Two Lenses on the Korean Ethos: Key Cultural Concepts and Their Appearance in Cinema

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McFarland, Jan 13, 2015 - Performing Arts - 288 pages
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áá áA war-torn country only 60 years ago, South Korea has since achieved prodigious growth and global integration, experiencing rapid industrialization and seeing its cultural exports gain international popularity. Because of this rapid transformation, an investigation of the Korean ethos--the shared self-concept woven through the divergent social contexts of both South and North Korea--is challenging. This book provides an introduction to the Korean ethos, detailing its representation in key cultural words and in film. Part I explores definitive concepts (terms) generally regarded as difficult to translate, such as han (regret), jeong (feeling) and deok (virtue), and how they are expressed in Korean cinema. Part II analyzes film narratives based on these concepts via close readings of 13 films, including three from North Korea.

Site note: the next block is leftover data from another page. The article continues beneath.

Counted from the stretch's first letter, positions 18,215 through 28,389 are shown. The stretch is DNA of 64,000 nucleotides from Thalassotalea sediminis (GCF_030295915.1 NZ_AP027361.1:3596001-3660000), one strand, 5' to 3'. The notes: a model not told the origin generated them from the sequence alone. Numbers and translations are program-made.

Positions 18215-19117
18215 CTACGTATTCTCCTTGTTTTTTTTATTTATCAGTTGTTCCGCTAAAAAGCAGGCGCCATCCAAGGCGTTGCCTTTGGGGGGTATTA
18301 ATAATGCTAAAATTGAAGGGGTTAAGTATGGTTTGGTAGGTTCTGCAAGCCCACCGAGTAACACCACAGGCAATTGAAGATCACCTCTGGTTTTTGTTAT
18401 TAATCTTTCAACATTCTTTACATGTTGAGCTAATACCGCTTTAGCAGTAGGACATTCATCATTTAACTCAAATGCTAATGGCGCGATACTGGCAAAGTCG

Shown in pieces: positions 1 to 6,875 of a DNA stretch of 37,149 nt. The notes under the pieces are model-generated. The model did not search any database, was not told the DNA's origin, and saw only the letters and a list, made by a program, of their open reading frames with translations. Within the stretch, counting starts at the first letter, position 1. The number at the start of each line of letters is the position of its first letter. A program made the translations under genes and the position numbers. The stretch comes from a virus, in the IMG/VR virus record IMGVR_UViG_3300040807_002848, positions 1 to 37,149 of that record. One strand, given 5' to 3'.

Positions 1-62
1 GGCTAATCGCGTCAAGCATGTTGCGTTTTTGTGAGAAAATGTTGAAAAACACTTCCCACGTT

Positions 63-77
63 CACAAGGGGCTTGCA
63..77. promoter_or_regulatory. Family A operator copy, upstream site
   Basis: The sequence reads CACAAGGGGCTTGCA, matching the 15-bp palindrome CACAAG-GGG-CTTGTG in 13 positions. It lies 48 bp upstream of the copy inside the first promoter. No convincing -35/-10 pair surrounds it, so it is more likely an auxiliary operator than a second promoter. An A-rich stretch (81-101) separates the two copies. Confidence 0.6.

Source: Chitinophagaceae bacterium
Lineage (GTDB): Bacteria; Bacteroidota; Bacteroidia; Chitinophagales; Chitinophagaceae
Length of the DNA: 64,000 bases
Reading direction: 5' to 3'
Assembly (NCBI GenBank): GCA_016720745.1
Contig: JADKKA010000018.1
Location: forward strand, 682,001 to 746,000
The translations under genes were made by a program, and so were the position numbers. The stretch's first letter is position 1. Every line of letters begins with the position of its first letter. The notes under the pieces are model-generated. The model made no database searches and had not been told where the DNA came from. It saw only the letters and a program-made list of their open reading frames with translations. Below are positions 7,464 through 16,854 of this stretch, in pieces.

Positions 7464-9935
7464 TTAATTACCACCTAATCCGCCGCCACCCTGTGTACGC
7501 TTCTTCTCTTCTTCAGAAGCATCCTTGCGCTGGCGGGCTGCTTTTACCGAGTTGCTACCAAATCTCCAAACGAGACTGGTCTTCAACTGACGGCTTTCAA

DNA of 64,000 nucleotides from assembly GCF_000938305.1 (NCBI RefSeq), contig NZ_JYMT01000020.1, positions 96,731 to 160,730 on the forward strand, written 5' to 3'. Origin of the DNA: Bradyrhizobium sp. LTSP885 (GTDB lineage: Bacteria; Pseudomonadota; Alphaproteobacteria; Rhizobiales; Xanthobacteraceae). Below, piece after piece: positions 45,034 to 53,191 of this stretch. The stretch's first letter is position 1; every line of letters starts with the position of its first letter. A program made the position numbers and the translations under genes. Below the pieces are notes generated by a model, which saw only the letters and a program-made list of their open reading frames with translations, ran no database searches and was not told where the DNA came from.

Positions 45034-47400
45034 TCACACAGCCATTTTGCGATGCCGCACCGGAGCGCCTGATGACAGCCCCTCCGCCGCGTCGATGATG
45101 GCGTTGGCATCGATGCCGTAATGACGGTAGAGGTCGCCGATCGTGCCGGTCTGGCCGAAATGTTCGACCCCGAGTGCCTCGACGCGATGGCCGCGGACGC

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Contents

Preface
1
Introduction
5
Conceptual Framework
17
Key Cultural Words Through Film Narratives
107
Conclusion
243
Romanization of Korean Words and Names
253
Chapter Notes
256
References
262
Index
273
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About the author (2015)

áKeumsil Kim Yoon is a professor of linguistics in the Department of Languages and Cultures at William Paterson University, Wayne, New Jersey. She has published widely in the areas of bilingualism, sociolinguistics and pragmatics. Bruce Williams is a professor in the Department of Languages and Cultures at William Paterson University. He has published extensively in the areas of cinema history, film theory, and language and cinema.

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